Tips for pruning without spreading disease

Soon thousands of gardeners will be getting out their secateurs and pruning saws and begin the annual pruning of roses and deciduous fruiting trees and plants.

Why do we prune? There are several reasons for pruning, keeping a good shape, removal of dead or spindly wood, preventing woody-ness, shaping so that all of the plant obtains as much sun light as possible, encouraging flowering and fruiting, preventing dense growth, encouraging new growth and removing diseased wood.

On roses we tend to prune to obtain the best from the plant. A Hybrid Tea for instance will likely be pruned hard, leaving a few strong canes to produce a smaller number of perfect blooms. On the other hand a Floribunda, from which you want a mass display of blooms, will have many more canes and will not be cut back as hard as a Hybrid Tea.

When we prune we are opening up the plant to diseases that may enter the plant through the cuts causing problems, or even resulting in the death of the plant.

In winter the worst disease is silver leaf, which attacks stone and pip fruit, roses, poplar, willows and escallonia hedges. The disease turns leaves silver and the leaves become smaller. Infected branches die back and are killed when the fungal mycelium stops the sap flow. Fruiting bodies form on branches soon after they die. These are about 15-30mm across, sometimes larger, and may look like small brackets.

They are likely to appear when the weather is cool and wet. It is during cool wet weather that the fruiting bodies release their spore which can then enter the pruning cuts of host plants. During dry weather the spores are not released and this is the reason that summer pruning is done in preference to winter pruning on many fruit trees. This does not help with roses as the main pruning is a winter chore.

There are other diseases such as die-back that can also enter fresh wounds.

In the past gardeners would seal cuts with the aid of pruning sticks or pastes to reduce the instance of disease. But over time many of these products have escalated in price making them an expensive item, especially if you only have a few roses. So many gardeners have stopped using this protection as the cost of some pruning solutions can mean you could buy one or two new roses.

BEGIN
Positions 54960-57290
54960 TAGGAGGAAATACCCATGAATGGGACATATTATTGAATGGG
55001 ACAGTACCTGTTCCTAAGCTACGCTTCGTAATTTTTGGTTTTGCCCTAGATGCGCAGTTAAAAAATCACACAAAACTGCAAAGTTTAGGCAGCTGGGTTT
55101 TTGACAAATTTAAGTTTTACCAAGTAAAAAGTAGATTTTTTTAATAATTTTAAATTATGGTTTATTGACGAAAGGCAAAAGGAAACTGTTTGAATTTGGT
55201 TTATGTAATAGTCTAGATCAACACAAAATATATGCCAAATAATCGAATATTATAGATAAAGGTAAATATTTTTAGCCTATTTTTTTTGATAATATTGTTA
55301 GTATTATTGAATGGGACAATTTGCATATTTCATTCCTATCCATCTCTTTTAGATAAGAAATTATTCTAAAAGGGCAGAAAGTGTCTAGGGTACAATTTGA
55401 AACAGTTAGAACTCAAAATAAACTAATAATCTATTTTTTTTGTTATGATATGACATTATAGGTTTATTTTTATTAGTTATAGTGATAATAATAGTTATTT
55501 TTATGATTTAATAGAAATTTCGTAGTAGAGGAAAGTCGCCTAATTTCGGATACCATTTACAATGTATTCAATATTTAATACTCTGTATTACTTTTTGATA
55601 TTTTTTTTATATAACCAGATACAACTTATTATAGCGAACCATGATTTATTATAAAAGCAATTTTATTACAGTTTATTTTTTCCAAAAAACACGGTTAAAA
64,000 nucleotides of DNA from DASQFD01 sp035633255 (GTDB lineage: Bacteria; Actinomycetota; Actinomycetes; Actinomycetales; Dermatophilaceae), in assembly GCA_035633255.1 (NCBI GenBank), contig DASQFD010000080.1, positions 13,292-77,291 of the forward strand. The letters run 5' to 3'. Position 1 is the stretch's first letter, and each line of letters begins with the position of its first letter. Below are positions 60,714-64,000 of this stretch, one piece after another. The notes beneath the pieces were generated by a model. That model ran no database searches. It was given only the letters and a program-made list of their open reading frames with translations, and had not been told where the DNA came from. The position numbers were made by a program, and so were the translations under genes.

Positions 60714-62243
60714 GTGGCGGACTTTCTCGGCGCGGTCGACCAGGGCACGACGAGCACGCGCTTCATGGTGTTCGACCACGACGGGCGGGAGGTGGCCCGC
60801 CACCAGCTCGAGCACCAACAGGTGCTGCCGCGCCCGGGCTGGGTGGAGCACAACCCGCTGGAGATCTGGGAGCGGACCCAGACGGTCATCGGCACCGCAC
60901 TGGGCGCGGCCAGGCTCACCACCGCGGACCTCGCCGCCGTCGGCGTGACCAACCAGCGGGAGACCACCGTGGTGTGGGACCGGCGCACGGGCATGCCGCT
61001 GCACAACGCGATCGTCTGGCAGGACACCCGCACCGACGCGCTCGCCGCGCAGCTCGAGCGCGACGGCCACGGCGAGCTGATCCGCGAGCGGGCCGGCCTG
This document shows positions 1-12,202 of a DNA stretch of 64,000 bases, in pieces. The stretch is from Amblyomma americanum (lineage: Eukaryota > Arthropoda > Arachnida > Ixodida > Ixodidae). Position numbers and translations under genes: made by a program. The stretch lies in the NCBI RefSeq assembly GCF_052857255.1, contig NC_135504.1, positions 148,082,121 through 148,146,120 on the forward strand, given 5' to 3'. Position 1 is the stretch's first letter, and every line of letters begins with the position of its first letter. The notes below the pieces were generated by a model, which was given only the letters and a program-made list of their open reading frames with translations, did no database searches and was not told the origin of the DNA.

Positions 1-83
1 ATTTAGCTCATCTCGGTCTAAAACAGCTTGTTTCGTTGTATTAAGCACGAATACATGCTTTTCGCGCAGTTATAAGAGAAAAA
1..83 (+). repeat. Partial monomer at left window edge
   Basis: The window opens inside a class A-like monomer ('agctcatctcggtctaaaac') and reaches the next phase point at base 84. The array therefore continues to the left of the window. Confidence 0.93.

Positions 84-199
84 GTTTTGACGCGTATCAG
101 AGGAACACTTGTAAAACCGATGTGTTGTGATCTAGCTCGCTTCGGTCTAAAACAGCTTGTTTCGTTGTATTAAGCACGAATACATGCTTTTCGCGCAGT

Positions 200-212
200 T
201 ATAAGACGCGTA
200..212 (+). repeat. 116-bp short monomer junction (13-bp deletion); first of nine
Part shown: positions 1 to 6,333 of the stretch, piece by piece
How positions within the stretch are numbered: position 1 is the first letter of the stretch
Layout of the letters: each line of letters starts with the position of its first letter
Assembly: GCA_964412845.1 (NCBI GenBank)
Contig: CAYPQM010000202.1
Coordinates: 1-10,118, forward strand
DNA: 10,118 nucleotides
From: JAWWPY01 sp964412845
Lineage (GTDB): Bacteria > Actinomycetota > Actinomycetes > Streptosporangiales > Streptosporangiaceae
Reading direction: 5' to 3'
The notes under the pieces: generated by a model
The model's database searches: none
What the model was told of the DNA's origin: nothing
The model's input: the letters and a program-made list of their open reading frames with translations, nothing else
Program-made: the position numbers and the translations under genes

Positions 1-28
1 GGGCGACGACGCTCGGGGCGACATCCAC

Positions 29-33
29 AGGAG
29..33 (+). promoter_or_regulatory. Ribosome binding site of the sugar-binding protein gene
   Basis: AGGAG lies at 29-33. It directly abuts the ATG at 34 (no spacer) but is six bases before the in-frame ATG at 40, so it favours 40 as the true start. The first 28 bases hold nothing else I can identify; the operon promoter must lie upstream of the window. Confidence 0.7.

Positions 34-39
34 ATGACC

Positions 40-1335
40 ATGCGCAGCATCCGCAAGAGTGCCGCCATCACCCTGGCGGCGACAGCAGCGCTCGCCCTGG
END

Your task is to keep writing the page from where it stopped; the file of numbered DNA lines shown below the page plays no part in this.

Some have used alternative, cheaper protection such as mixing a copper into either petroleum jelly or acrylic paint and applying this to the wounds.

Some will just spray the plants after pruning with copper to give a degree of protection.

You can make up a spray protection for pruned cuts by adding 7ml of Liquid Copper to a litre of water with 1ml of Raingard added and spraying this over all cuts.

Very convenient to use, just squirt a little of the solution on all wounds as you prune. Another great advantage is that you can spray the solution onto the cutting areas of pruning tools between plants. This will aid in the prevention of transfers of fungal and bacterial diseases between plants. Dead wood can easily have fungus diseases working on the wood to break it down.

Sometimes one may have a disease such as silver leaf in a rose or tree and not beware of it and transfer the disease to other plants while pruning. Silver leaf can be deadly if not treated in the early stages with Perkfection.

The solution not only covers the freshly cut wound but enters into the wood in the area of the cut giving both internal and external protection.

The solution will keep well out of sunlight with the top firmly secured.

Gardeners can now protect their roses and plants with an affordable home made solution.

Rose planting tips
Roses can be lost when their roots are not kept moist during and after transplanting.

If you buy roses that are not bagged up or in containers, then you should submerge their roots into a bucket of water as soon as you get them home.

Leave them in the bucket for a day and then plant. If you cannot plant them at that time, then heel them into a patch of garden where the soil is moist to wet.

If the roses are in a bag or container ensure that the mix is kept nice and moist till you lift them out of the container and plant them. It is fatal if the roots of roses dry out for any length of time.

Then you dig a hole to plant a rose, before planting, fill the hole with water and leave till most of this water drains away (if the water table is high and there is already water at the bottom of the hole then don't add more).

Sub soil may be dry even if the top soil is moist and we need to ensure that the soil in the area of the roots is nice and wet. Likewise for the first year of the rose's life, in its new location, the rose must have adequate moisture in the root zone. You may like to cut the bottom off a plastic cordial bottle and plant it so the neck of the bottle is in the root zone. This allows you to water the roots when the top soil is very dry.

Otherwise a new rose will need about a bucket of water a day during drought times or when the soil moisture level becomes low.

New roses have not been pruned, they have been cut back to make transporting easier.

Normally about 4-6 weeks after planting a new rose you would do the final pruning.

The first problem the roses will face in the new season is attacks of aphids on the new shoots and buds. At the first sign spray with Neem Oil and Key Pyrethrum and repeat when new aphids come along. It's easy to tell with these natural sprays, as the aphids are dead within 24 hours from spraying.

A few gardeners have told me that applying Neem Tree Granules to the soil under the roses had helped with aphid control without the need to spray as much.

You may like to try this yourself this season and I would be interested to hear the

The Southland Times